Our monthly selection of news, quotes and figures that slipped through the radar but could have significant implications

15 October 2021


NEWS - On 29 September

Rwandair launched its first commercial flight to Lumbubashi, DRC’s mining capital

The move is part of broader efforts to strengthen Rwanda’s economic and trade ties with African countries while boosting the mining sector, hit hard by the pandemic. The mining sector is the second source of foreign exchange earnings, behind tourism. In recent weeks, Rwanda announced a series of trade agreements with several mining investment destinations including Central African Republic, DRC, Tanzania, Mozambique and Zimbabwe. Through these agreements, the government ambitions to position Rwanda as a regional mineral hub focusing on processing and trading. Early September, Ambassador Yamina Karitanyithe was appointed to head the Rwanda Mines, Gas and Petroleum Board (RMB), the government agency responsible for overseeing and coordinating the country’s extractive industry. She succeeds Francis Gatare promoted senior economic adviser to President Kagame.   QUOTE
« As far as I know, that [vaccine hesitancy] will be even higher. The percentage of hesitancy in those countries [low and middle-income countries] will be way, way higher than the percentage of hesitancy in Europe or in the US or in Japan. » Pfizer CEO Albert Bourla on vaccine hesitancy in Africa.
The very few studies over vaccine hesitancy offer conflicting views on whether Africans are likely to receive the vaccine, once the supply of vaccines in Africa will no longer be an issue. So far, more than 5.7 billion doses have been administered globally, but only 2% of those have been administered in Africa, which makes Bourla’s statement rather paradoxical. A 2020 Africa Centre for Disease Control (Africa CDC) survey in 15 countries found that while 79% of respondents would take a COVID-19 vaccine, hesitancy varied from 4% to 38%, depending on the country. A more recent survey conducted by the Afrobarometer in Benin, Liberia, Niger, Senegal and Togo found that six out of 10 citizens were hesitant to get vaccinated. The study shows that distrust of the government, health-care system and political institutions, are the key drivers of vaccine hesitancy. From a global perspective, some studies released in 2021 tend to prove Bourla wrong, indicating that higher-income countries were the least certain regarding vaccine safety. As Africa is starting to secure large shipments of COVID-19 vaccine doses and governments prepare to accelerate their vaccination campaigns, logistical and human challenges will remain the main obstacles. FIGURE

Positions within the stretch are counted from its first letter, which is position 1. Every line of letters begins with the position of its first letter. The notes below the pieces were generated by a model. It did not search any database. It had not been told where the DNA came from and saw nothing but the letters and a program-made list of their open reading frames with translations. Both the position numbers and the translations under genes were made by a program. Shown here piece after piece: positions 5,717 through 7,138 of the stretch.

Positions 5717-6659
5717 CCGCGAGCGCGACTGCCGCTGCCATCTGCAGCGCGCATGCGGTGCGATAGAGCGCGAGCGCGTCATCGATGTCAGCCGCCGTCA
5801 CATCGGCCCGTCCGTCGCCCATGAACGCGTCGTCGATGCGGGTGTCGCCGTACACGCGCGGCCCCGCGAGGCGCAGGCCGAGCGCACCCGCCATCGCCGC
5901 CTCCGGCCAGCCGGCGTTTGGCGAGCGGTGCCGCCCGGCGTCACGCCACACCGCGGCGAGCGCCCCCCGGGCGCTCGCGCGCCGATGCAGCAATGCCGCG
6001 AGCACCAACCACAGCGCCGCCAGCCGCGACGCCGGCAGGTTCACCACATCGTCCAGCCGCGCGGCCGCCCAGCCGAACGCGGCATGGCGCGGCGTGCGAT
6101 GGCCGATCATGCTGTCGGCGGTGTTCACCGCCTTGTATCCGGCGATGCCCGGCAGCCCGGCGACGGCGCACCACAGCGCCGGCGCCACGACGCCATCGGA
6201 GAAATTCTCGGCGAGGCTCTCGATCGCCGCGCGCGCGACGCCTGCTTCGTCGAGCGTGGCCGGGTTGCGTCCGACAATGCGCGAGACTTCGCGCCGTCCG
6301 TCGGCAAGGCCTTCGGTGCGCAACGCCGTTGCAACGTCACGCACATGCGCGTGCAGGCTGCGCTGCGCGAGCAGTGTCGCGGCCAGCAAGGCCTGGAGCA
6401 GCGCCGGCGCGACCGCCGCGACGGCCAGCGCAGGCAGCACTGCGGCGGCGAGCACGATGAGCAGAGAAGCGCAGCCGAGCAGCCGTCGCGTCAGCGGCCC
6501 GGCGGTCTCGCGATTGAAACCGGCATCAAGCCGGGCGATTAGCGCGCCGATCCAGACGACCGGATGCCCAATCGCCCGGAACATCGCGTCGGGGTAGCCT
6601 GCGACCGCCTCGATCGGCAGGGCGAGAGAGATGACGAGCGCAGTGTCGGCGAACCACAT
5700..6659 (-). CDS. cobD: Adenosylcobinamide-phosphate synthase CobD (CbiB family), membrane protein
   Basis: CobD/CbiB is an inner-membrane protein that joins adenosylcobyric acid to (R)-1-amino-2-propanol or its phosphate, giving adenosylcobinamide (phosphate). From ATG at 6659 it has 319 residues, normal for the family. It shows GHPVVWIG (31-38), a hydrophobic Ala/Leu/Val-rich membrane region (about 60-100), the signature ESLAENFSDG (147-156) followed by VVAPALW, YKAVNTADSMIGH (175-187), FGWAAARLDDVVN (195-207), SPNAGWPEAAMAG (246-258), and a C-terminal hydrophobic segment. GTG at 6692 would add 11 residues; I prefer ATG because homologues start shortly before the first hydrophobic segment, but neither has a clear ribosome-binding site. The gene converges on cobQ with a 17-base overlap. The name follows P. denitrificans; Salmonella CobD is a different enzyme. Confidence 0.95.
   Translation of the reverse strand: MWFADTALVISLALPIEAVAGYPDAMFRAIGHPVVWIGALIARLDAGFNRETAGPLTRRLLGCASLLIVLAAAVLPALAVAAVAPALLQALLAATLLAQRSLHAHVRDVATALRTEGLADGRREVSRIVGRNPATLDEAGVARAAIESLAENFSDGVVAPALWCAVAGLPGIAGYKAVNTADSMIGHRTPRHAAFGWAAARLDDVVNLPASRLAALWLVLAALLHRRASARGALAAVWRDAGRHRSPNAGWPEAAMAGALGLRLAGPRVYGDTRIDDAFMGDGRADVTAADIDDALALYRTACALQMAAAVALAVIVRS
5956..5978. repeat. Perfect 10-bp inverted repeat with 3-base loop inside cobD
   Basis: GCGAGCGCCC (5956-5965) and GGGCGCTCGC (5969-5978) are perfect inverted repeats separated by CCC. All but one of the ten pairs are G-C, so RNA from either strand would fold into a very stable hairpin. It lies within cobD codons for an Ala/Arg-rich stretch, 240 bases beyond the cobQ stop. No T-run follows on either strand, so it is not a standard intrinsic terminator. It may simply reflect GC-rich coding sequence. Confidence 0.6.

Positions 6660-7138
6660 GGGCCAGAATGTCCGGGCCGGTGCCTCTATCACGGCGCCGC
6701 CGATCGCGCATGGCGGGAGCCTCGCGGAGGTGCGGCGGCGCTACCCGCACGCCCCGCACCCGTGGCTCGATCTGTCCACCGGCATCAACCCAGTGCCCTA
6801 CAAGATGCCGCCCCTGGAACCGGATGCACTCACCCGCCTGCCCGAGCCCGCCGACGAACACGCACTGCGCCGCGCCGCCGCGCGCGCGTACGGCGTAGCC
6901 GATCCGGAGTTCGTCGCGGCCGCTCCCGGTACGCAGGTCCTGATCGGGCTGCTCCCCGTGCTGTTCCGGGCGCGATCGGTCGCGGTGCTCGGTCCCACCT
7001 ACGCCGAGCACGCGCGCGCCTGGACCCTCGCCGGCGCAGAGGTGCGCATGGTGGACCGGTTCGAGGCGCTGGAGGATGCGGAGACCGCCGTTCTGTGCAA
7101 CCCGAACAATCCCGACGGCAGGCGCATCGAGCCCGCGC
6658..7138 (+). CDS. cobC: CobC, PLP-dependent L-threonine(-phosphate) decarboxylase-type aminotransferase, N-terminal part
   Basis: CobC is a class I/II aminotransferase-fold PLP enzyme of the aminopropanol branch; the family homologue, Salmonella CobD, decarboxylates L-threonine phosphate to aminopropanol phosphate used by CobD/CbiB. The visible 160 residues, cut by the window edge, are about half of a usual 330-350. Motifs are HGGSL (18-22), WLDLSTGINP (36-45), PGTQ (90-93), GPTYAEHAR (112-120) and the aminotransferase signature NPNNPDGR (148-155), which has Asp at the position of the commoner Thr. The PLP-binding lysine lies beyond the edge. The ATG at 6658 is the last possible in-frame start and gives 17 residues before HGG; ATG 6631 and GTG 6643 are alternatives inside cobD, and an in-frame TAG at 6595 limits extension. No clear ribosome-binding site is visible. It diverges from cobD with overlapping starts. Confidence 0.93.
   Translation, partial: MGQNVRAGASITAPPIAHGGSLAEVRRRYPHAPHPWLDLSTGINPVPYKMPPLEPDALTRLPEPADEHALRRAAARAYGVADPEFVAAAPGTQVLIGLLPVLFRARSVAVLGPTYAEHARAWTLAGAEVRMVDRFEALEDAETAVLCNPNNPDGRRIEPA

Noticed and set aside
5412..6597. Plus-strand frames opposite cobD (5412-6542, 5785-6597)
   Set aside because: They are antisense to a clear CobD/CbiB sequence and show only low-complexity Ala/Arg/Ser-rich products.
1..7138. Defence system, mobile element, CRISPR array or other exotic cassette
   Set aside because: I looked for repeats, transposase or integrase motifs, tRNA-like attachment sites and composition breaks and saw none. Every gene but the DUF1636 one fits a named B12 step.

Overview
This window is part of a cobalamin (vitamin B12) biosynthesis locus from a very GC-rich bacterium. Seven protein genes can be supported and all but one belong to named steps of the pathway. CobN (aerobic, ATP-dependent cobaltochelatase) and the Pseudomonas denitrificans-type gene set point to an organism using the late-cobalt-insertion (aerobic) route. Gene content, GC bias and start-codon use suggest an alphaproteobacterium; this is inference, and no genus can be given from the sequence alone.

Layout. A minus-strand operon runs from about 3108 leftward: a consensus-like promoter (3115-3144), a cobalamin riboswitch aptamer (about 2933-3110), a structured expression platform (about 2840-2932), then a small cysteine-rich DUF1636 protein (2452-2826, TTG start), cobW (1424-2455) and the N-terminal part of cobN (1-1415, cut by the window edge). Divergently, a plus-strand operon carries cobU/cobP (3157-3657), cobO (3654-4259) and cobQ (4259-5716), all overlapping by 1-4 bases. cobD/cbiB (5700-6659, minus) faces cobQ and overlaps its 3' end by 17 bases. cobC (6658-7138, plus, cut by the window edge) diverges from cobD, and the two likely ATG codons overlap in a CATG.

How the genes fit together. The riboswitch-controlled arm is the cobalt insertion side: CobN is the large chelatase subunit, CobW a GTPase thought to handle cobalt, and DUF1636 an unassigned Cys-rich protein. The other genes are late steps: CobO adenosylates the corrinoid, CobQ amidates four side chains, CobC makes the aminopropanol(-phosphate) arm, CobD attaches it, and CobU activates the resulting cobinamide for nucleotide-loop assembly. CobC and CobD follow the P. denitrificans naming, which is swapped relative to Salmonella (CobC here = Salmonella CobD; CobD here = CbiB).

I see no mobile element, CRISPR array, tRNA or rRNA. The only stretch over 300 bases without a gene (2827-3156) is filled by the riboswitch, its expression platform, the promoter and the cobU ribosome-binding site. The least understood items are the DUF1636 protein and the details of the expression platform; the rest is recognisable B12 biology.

USD 38.5 billion – Reported economic losses in Africa associated with climate-related events between 1970 and 2019.

Released in early October, the World Meteorological Organization's 2021 State of Climate Services report highlights the economic and human costs of water stress over the past 50 years. Historically, Africa has been the most affected by climate change compared to other regions. In Southern Africa, five countries are acutely threatened by physical water scarcity. Prolonged droughts, degradation of surface water resources and increasing water demand in the region have prompted governments to consider stringent measures to limit waste, restrict use and maintain access to water for the most vulnerable populations. Anticipated water stress poses a notable risk of regulation restricting businesses’ access to water. Several governments across Africa have already called on manufacturers to limit supply from municipal sources. Going forward, companies will be expected to improve water efficiency, implement water replenishment programmes, reduce reliance on municipal water by drilling boreholes, and increase access to clean water. Concurrently, governments are calling for more investment in real-time observation networks and weather forecasting.